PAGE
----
Title: Live Births and Fertility amidst the Zika Virus Epidemic in Brazil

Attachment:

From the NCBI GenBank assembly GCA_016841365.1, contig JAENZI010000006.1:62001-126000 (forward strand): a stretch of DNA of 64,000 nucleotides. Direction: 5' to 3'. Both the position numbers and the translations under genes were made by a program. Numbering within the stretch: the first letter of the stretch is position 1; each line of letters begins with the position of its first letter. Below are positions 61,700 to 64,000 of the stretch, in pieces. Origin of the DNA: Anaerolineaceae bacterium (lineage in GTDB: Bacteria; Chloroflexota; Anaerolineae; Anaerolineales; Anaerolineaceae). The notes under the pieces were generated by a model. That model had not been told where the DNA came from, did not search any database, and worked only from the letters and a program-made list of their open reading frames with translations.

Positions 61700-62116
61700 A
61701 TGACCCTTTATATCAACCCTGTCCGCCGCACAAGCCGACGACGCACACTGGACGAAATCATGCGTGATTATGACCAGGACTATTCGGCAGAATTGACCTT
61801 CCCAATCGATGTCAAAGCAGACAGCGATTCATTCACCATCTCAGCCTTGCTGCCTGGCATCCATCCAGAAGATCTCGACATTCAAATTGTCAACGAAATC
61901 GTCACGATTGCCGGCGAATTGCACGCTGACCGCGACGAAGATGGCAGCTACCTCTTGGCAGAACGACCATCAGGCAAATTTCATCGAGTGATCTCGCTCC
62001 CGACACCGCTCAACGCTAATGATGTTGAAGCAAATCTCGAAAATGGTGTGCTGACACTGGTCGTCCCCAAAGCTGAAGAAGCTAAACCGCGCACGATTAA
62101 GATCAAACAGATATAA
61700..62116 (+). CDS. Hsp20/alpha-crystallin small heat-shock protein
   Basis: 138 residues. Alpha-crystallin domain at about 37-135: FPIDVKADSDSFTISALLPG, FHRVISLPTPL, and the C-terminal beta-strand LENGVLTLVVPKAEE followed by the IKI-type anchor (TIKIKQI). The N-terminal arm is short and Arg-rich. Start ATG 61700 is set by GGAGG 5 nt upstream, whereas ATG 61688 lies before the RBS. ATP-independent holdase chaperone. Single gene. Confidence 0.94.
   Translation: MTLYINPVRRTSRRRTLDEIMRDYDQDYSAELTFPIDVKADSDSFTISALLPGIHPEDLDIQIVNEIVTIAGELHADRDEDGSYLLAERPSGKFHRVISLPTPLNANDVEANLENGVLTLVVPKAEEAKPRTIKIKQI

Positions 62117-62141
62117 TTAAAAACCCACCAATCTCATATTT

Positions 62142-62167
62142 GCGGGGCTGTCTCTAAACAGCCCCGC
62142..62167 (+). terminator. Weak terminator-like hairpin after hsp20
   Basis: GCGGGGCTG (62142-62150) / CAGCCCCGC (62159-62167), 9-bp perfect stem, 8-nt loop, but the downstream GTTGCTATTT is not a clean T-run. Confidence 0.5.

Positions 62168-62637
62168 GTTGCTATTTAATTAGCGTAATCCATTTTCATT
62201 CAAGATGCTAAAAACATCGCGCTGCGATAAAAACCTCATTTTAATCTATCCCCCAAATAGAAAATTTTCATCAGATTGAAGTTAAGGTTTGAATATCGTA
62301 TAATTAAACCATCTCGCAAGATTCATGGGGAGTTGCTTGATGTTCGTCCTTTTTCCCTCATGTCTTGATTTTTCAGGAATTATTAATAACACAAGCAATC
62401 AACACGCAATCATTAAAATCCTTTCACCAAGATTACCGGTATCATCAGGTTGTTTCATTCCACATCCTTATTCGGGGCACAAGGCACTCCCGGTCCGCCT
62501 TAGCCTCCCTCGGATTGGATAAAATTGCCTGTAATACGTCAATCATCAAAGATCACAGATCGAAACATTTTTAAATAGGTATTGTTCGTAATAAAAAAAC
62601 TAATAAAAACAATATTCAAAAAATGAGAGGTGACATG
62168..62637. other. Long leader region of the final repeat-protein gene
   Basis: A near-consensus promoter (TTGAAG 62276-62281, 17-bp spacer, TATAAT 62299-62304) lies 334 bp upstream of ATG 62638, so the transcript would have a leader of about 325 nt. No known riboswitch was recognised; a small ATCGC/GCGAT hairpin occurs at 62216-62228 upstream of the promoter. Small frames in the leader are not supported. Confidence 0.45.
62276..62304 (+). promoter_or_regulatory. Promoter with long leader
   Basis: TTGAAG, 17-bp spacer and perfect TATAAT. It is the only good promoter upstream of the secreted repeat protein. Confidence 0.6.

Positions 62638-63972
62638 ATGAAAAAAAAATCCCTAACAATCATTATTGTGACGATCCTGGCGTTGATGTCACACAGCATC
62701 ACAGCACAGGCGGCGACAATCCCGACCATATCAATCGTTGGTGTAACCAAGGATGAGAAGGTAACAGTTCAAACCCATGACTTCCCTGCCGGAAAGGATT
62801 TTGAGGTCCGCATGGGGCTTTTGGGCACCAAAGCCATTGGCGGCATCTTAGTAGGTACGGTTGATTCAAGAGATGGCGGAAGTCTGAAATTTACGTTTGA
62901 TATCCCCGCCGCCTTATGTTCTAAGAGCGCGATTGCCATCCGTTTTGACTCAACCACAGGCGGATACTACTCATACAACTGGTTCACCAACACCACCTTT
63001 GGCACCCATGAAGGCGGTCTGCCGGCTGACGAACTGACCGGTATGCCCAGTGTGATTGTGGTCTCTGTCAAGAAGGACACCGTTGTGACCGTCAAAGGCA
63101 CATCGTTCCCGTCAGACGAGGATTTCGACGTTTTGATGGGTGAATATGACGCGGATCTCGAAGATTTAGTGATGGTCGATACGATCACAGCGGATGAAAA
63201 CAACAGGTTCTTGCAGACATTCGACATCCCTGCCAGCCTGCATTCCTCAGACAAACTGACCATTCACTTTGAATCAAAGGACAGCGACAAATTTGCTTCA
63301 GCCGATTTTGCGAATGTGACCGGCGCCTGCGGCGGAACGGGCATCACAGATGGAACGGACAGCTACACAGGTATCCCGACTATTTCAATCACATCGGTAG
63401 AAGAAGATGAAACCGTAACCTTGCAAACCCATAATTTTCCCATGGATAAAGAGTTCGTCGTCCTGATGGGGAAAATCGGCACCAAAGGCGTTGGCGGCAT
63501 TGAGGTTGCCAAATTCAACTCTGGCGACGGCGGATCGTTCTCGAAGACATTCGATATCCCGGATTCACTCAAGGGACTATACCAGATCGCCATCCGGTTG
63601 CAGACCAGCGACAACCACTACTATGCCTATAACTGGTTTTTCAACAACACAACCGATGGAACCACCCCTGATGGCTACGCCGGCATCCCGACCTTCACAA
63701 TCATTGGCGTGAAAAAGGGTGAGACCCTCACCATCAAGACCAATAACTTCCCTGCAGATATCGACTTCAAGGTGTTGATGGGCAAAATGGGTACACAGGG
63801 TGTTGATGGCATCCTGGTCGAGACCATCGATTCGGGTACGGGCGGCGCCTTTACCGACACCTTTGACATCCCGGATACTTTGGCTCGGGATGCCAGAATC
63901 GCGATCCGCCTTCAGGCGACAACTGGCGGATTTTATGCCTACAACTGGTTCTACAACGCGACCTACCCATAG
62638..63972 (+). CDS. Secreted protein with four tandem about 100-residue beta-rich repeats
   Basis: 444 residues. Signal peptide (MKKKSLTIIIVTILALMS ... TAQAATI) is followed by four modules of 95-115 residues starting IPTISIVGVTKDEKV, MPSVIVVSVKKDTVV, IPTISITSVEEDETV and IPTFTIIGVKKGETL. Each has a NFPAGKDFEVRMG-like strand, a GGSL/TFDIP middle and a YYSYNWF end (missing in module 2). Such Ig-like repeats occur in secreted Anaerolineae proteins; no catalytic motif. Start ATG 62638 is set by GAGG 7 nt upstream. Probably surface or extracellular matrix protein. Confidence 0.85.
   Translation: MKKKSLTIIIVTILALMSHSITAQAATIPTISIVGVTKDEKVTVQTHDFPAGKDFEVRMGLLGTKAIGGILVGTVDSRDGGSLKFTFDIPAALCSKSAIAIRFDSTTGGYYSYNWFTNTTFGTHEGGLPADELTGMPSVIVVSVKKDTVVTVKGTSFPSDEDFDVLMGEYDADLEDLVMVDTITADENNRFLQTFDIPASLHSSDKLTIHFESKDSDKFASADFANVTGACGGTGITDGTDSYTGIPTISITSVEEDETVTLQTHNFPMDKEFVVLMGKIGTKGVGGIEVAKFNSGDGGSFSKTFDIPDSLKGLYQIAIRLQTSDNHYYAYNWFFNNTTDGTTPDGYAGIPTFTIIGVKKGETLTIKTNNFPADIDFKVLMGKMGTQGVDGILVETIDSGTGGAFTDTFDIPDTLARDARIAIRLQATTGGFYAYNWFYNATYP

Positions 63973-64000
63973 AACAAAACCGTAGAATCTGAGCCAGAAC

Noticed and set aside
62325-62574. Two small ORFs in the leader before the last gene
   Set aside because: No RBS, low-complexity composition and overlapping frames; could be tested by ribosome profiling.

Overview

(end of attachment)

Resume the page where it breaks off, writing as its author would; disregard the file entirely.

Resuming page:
Abstract: In late 2015, the Brazilian Ministry of Health classified the increase in congenital malformations associated with the Zika Virus (ZIKV) a public health emergency. The risk of ZIKV-related congenital syndrome posed an exogenous threat to reproductive outcomes that could result in declining numbers of live births and potentially fertility. Using 2014-2016 monthly microdata on live births from the Brazilian Information System on Live Births, in this talk I examine live births and fertility trends amidst the ZIKV epidemic in Brazil. Findings suggest a decline in live births that is stratified across socioeconomic status and geographic lines, especially nine months after the call for pregnancy postponement. While declines in total fertility rates were small, fertility trends estimated by age and socioeconomic status suggest important differences in how Zika might have impacted Brazil’s fertility structure. Further findings using monthly data by municipality suggest that the epidemic resulted in a significant decline in fertility even when controlling for characteristics of the municipality. The findings highlight the importance of understanding how exposure to the risk of a health threat directed at fetuses has led to declines in fertility.